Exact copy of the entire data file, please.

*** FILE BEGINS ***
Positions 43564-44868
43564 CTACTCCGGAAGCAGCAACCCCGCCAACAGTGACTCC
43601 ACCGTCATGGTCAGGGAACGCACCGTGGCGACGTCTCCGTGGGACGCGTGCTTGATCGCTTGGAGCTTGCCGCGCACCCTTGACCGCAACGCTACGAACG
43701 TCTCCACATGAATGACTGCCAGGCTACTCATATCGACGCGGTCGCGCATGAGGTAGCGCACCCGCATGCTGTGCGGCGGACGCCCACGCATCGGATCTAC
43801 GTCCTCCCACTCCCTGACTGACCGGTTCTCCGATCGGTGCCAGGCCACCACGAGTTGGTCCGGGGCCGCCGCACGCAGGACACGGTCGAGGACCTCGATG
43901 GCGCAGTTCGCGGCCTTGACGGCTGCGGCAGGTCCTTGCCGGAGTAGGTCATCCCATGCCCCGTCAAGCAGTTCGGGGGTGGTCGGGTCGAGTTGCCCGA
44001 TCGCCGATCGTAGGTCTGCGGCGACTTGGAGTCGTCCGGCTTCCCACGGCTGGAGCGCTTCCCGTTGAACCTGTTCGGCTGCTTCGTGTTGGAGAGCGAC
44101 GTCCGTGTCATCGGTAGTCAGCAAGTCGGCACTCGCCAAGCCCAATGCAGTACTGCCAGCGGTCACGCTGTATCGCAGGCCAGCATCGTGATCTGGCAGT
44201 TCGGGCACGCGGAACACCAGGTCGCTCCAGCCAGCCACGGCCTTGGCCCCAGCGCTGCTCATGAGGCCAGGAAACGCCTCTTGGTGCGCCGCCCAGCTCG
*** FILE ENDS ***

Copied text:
Positions 43564-44868
43564 CTACTCCGGAAGCAGCAACCCCGCCAACAGTGACTCC
43601 ACCGTCATGGTCAGGGAACGCACCGTGGCGACGTCTCCGTGGGACGCGTGCTTGATCGCTTGGAGCTTGCCGCGCACCCTTGACCGCAACGCTACGAACG
43701 TCTCCACATGAATGACTGCCAGGCTACTCATATCGACGCGGTCGCGCATGAGGTAGCGCACCCGCATGCTGTGCGGCGGACGCCCACGCATCGGATCTAC
43801 GTCCTCCCACTCCCTGACTGACCGGTTCTCCGATCGGTGCCAGGCCACCACGAGTTGGTCCGGGGCCGCCGCACGCAGGACACGGTCGAGGACCTCGATG
43901 GCGCAGTTCGCGGCCTTGACGGCTGCGGCAGGTCCTTGCCGGAGTAGGTCATCCCATGCCCCGTCAAGCAGTTCGGGGGTGGTCGGGTCGAGTTGCCCGA
44001 TCGCCGATCGTAGGTCTGCGGCGACTTGGAGTCGTCCGGCTTCCCACGGCTGGAGCGCTTCCCGTTGAACCTGTTCGGCTGCTTCGTGTTGGAGAGCGAC
44101 GTCCGTGTCATCGGTAGTCAGCAAGTCGGCACTCGCCAAGCCCAATGCAGTACTGCCAGCGGTCACGCTGTATCGCAGGCCAGCATCGTGATCTGGCAGT
44201 TCGGGCACGCGGAACACCAGGTCGCTCCAGCCAGCCACGGCCTTGGCCCCAGCGCTGCTCATGAGGCCAGGAAACGCCTCTTGGTGCGCCGCCCAGCTCG